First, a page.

A friend recently told me that, after a night of hard partying, he suffered through a terrible hangover. He said that he drinks frequently, but the hangovers that he gets are never as bad as the one he had that day. He also added that he thought it was because he had chosen cheap booze the night before to save a few bucks, which be blamed for the savage hangover.
I agreed with him.
First off, it’s important to note that not all cheap or inexpensive alcohol is bad. We use the word ‘cheap’ in this article to refer to ‘low-quality’ alcoholic drinks.
One of the main reasons why cheap alcoholic drinks (may) cause a very bad hangover is that they contain a certain amount of trace alcohols.
You see, the alcohol you consume is not pure alcohol, of course. The label of any alcohol usually contains a notation of how much alcohol content it has.
If the label on a vodka bottle says 40%, it means that 40% of the content of that bottle is ethanol. Now, the brewing process that creates ethanol also creates a number of other trace alcohols (like methanol). These trace alcohols can really mess up your system, especially when consumed in higher quantities.
One of the byproducts of the mash fermentation process is congeners. Also known as fusel alcohols or fusel oils (in Europe), these are a mixture of several alcohols that are produced as a result of alcoholic fermentation. The word ‘fusel’ is German for ‘bad liquor’.
There are many kinds of fusel oils, some of which are higher-order alcohols. These are the alcohols that have more than 2 carbons (ethanol has 2 carbon atoms, so non-ethanol alcohols are called higher-order alcohols) and therefore have a higher boiling point and molecular weight.
The thing about higher alcohols is that our bodies can’t really process them. Our bodies treat them like poison, and a headache is a very common symptom of the body processing poison.
Therefore, it’s highly likely that cheap alcoholic drinks have higher than usual amounts of trace alcohols, which often result in an unpleasant feeling and a raging hangover when consumed. (Note: different people have different reactions to these alcohols, as in, some people tolerate cheap booze better than others.)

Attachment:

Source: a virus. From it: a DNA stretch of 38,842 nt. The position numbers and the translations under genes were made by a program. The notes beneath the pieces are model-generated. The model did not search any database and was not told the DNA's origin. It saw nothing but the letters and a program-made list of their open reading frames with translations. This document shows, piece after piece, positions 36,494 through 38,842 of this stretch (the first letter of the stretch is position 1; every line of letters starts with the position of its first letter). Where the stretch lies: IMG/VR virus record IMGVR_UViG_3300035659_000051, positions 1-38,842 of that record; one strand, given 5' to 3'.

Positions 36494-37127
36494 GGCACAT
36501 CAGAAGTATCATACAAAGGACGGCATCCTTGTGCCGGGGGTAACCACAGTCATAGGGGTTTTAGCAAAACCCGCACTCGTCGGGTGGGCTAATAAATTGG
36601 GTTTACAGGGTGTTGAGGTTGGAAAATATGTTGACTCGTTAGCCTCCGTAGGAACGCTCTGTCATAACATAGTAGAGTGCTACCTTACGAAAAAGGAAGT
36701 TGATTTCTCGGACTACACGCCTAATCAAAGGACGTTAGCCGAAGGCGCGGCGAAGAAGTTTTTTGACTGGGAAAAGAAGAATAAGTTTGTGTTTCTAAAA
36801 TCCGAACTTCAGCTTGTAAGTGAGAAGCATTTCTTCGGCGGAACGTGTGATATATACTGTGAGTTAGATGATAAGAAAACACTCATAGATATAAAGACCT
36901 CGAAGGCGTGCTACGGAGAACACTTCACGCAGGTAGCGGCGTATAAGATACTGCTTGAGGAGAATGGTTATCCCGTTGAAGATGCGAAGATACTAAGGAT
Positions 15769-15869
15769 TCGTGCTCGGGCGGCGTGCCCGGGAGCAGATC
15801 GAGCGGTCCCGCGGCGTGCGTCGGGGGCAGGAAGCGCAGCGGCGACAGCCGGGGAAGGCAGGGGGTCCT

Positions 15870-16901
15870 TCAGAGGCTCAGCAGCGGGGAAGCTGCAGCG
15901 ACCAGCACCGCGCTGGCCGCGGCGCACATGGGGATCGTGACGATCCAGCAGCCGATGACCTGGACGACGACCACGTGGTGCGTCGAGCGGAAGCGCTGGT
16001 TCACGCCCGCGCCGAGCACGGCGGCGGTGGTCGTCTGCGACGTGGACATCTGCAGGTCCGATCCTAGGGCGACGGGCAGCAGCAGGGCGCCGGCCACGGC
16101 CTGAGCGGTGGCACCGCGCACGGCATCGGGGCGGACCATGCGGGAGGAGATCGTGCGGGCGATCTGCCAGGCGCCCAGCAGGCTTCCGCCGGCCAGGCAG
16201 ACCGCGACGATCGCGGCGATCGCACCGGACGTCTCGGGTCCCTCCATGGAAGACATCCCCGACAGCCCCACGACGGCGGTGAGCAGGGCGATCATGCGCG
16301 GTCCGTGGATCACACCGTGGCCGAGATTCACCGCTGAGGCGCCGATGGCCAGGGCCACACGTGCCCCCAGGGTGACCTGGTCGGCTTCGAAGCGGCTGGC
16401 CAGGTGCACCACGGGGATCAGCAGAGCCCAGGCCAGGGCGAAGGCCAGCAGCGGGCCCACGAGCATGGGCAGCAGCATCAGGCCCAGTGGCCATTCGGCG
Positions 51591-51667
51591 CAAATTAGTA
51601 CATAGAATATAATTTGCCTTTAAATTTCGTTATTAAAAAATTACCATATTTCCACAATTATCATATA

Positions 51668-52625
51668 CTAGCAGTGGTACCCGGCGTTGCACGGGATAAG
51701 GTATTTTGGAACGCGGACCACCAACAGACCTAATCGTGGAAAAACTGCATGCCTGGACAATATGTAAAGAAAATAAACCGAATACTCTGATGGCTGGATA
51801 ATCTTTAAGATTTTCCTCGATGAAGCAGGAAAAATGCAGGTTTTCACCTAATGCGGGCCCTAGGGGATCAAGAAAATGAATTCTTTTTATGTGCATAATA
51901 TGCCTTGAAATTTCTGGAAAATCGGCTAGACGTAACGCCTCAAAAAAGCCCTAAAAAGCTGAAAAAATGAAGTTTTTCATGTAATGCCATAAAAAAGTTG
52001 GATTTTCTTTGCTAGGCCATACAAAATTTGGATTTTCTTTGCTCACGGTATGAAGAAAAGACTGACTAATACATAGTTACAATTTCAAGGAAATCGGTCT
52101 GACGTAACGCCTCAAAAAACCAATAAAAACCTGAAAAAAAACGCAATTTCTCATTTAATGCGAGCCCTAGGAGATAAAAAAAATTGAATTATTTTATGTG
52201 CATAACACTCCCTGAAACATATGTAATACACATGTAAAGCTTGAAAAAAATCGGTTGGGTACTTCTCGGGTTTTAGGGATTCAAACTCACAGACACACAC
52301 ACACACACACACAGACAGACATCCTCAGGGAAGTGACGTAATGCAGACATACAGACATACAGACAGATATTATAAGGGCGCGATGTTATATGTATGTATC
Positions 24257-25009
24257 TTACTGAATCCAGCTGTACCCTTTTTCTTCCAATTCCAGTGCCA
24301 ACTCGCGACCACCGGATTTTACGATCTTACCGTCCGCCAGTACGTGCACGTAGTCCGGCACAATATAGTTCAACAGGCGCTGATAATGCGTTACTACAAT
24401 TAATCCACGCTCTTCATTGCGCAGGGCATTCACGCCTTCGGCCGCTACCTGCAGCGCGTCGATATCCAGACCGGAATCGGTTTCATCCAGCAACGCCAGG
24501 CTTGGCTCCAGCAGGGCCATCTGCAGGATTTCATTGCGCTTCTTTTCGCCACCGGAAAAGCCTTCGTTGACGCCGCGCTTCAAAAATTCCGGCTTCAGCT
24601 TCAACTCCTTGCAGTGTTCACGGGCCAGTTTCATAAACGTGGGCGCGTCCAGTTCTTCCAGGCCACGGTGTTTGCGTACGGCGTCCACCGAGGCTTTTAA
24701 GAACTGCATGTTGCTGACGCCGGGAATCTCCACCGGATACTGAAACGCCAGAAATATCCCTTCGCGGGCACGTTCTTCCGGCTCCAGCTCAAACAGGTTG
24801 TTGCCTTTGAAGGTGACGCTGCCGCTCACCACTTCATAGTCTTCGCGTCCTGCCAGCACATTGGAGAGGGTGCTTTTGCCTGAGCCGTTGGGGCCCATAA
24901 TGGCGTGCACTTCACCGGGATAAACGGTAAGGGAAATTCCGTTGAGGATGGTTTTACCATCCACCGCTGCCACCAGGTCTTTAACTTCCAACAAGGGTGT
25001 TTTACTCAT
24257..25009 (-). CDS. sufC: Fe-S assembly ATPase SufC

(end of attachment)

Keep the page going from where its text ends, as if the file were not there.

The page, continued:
In order to separate alcohol from water, a process called distillation is used. It is carried out by raising the temperature of the water-alcohol mixture to below the boiling temperature of water, but above the boiling temperature of alcohol. The alcohol (present in the alcohol-water mixture) turns into vapor, which is then collected and ultimately condensed to turn back into liquid again. Thus, you have pure alcohol at the end of the distilling process.
Now, it’s interesting to note that distillation is typically carried out a number of times so that the purity of alcohol is maximized. As such, a better-quality alcohol can be assumed to have been distilled multiple times, but a cheap alcoholic beverage may have been distilled only 1-2 times.
So, if you drink cheap booze, you risk taking in more impurities to your system than your body can easily process. Hence, the godawful hangover.
Had too much alcohol? Get ready for a hangover!
Remember that, regardless of whether you consume an expensive alcoholic drink or a cheap one, consuming any alcoholic beverage, especially in excess, can lead to an appalling hangover. And the root cause behind that is dehydration.
You see, alcohol is a diuretic. This means that it’s something that makes you urinate more frequently. When you pee more, your internal organs obviously get less water than they normally do. In a bid to sustain themselves, they try to take in as much water as they can get their ‘hands’ on, including from the water supply of your brain.
This irritates the brain, and bam! You’ve got yourself a dreadful hangover!
So, it’s best to keep a check on your alcohol consumption, especially if you’re binge-drinking (which is actually very difficult, because the more your drink, the more you want to go on drinking), because if you drink to excess, an awful hangover is coming, whether you like it or not.
- Stanford University
- Columbia University in the City of New York
- Exploratorium: The Museum of Science, Art and Human Perception
- Oxford University Press